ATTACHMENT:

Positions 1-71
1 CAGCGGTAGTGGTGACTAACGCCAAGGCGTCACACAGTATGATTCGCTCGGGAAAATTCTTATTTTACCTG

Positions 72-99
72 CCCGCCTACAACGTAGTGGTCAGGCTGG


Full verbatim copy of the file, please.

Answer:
Positions 1-71
1 CAGCGGTAGTGGTGACTAACGCCAAGGCGTCACACAGTATGATTCGCTCGGGAAAATTCTTATTTTACCTG

Positions 72-99
72 CCCGCCTACAACGTAGTGGTCAGGCTGG